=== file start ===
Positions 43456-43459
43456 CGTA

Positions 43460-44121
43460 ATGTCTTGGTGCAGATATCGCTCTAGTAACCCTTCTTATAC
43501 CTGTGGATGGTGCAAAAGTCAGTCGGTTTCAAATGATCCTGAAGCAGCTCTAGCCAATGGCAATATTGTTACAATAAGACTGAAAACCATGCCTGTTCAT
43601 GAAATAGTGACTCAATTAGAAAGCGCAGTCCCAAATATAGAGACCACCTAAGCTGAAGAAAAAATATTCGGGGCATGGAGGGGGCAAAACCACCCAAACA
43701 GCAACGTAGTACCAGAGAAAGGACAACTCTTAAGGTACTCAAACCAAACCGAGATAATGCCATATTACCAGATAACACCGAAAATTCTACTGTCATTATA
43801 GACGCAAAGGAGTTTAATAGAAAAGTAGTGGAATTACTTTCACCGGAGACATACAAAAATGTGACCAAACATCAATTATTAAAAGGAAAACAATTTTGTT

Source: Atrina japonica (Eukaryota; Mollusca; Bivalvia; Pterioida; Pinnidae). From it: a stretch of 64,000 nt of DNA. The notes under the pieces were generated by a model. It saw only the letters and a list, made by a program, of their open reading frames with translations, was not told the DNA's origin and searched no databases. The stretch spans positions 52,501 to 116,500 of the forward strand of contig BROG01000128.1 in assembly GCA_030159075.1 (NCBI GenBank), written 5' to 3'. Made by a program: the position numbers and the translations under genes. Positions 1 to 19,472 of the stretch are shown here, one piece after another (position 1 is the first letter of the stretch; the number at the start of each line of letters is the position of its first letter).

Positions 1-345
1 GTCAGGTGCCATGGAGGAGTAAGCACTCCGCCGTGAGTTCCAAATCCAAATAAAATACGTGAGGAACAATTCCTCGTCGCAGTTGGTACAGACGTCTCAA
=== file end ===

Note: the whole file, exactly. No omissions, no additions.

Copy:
Positions 43456-43459
43456 CGTA

Positions 43460-44121
43460 ATGTCTTGGTGCAGATATCGCTCTAGTAACCCTTCTTATAC
43501 CTGTGGATGGTGCAAAAGTCAGTCGGTTTCAAATGATCCTGAAGCAGCTCTAGCCAATGGCAATATTGTTACAATAAGACTGAAAACCATGCCTGTTCAT
43601 GAAATAGTGACTCAATTAGAAAGCGCAGTCCCAAATATAGAGACCACCTAAGCTGAAGAAAAAATATTCGGGGCATGGAGGGGGCAAAACCACCCAAACA
43701 GCAACGTAGTACCAGAGAAAGGACAACTCTTAAGGTACTCAAACCAAACCGAGATAATGCCATATTACCAGATAACACCGAAAATTCTACTGTCATTATA
43801 GACGCAAAGGAGTTTAATAGAAAAGTAGTGGAATTACTTTCACCGGAGACATACAAAAATGTGACCAAACATCAATTATTAAAAGGAAAACAATTTTGTT

Source: Atrina japonica (Eukaryota; Mollusca; Bivalvia; Pterioida; Pinnidae). From it: a stretch of 64,000 nt of DNA. The notes under the pieces were generated by a model. It saw only the letters and a list, made by a program, of their open reading frames with translations, was not told the DNA's origin and searched no databases. The stretch spans positions 52,501 to 116,500 of the forward strand of contig BROG01000128.1 in assembly GCA_030159075.1 (NCBI GenBank), written 5' to 3'. Made by a program: the position numbers and the translations under genes. Positions 1 to 19,472 of the stretch are shown here, one piece after another (position 1 is the first letter of the stretch; the number at the start of each line of letters is the position of its first letter).

Positions 1-345
1 GTCAGGTGCCATGGAGGAGTAAGCACTCCGCCGTGAGTTCCAAATCCAAATAAAATACGTGAGGAACAATTCCTCGTCGCAGTTGGTACAGACGTCTCAA